Peter Shapiro has a lot on his plate. At 39, he is already the veteran ofthe 1990s jam club Wetlands, which he took over at 23, and the successful Brooklyn Bowl, a combination concert venue, casual dining restaurant, and bowling alley, located on Williamsburg’s east side. (He also owns Port Chester’s recently-reopened 1,800-seat Capitol Theatre.) On a recent evening, the avuncular and effusive Shapiro was sitting, along with partner James Habacker, amongst the buzz of his latest project, a revamp of Lower East Side burlesque palace The Slipper Room.
“The Slip,” as Shapiro calls it, is located at Orchard and Stanton. A home for burlesque, stand-up comedy and the occasional concert, it was a much-loved if not always much-visited Lower East Side outpost. Essential a rectangle with a relatively low ceiling, Habacker (long one its primary investors and managers) admits now that the sightlines were poor, which made it difficult for it put on a good show for the 200 people it could theoretically hold. When it closed for renovations in 2010, it looked like it might have slipped off into the great beyond for good.
But in fact its building was razed to the ground and then built up again. The new Slipper Room, tentatively set to open in October, is a glorious reinterpretation of classic mid-19th Century European opera houses, complete with fleur-de-lis wallpaper, sumptuous purple banquettes, and a soaring stage that Habacker and Shapiro plan to use for acrobatic burlesque performances. It now occupies the second and third floors of the building, and an oyster bar from Rob Shamlian (the man behind Spitzer’s Corner and Mason Dixon) will be on the ground floor. By doing the designing themselves and relying on the performers to do the grunt work, Shapiro and Habacker say renovation costs were kept to the mid-six figures, an paltry sum given the impression of luxury created.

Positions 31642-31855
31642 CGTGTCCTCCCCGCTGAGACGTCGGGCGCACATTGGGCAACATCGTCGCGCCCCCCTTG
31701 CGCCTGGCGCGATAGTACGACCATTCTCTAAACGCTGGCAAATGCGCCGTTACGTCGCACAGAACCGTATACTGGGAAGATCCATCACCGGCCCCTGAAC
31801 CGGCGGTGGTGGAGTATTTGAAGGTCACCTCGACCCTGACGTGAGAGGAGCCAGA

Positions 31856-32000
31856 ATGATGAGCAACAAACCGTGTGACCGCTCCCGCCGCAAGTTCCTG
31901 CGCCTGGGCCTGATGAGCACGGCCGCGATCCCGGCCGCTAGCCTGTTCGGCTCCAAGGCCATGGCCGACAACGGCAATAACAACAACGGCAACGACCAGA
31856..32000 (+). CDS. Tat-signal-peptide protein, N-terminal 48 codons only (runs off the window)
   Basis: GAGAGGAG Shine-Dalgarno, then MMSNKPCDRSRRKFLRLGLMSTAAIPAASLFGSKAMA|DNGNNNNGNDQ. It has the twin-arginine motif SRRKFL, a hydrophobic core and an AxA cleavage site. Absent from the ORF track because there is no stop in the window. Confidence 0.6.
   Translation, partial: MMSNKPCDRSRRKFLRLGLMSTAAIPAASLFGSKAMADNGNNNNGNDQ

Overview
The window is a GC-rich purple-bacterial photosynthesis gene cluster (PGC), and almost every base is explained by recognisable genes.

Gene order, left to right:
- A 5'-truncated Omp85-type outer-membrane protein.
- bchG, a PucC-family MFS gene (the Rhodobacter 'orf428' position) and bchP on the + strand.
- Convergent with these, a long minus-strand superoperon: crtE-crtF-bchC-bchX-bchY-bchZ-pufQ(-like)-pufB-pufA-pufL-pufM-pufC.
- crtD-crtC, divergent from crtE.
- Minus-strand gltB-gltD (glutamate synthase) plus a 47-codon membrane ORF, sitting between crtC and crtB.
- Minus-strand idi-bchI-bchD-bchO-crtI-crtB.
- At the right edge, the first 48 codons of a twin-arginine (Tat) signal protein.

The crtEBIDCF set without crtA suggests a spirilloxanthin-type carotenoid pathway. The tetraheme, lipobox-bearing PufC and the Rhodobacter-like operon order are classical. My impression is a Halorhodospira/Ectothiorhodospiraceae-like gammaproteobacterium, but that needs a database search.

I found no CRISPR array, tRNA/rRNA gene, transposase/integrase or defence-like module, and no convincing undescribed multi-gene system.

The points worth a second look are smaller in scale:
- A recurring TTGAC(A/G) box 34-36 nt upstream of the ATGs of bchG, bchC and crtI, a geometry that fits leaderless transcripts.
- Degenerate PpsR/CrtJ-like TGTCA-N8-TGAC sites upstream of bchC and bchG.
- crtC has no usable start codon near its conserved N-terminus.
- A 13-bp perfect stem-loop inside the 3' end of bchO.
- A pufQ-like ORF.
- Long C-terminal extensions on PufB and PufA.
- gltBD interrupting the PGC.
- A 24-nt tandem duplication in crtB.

The room will likely put visitors in mind of another LES burlesque venue, Simon Hammerstein’s The Box, located just around the corner on Chrystie Street. The Slipper Room team credits it to a similar source of inspiration more than anything. “It’s classic French opera house,” says Habacker. “I would have had this from the beginning, but we didn’t have the backing.”
The differences will largely be down to booking and atmosphere. The Box cultivates a late-night air of exclusivity and debauchery — on a recent evening, instead of asking the crowd to make some noise, the emcee of their burlesque show told them to start fucking each other, and then went on to give some detailed suggestions. But The Slipper Room’s burlesque will focus more on entertainment and comedy.
Shapiro plans to book small performances by bands for the early evening, roughly similar to the roots music and acoustic performances of the Rockwood Music Hall, and which tend to dominate the booking at his other venues.
“I stopped calling Peter crazy a long time ago,” says Habacker. “When you came and told me you were going to open a giant bowling alley in Williamsburg with big screen TVs and stuff, you left, and James Kenny, the doorman and I were like, “What is he talking about? He’s going to do what?” But look at it now.”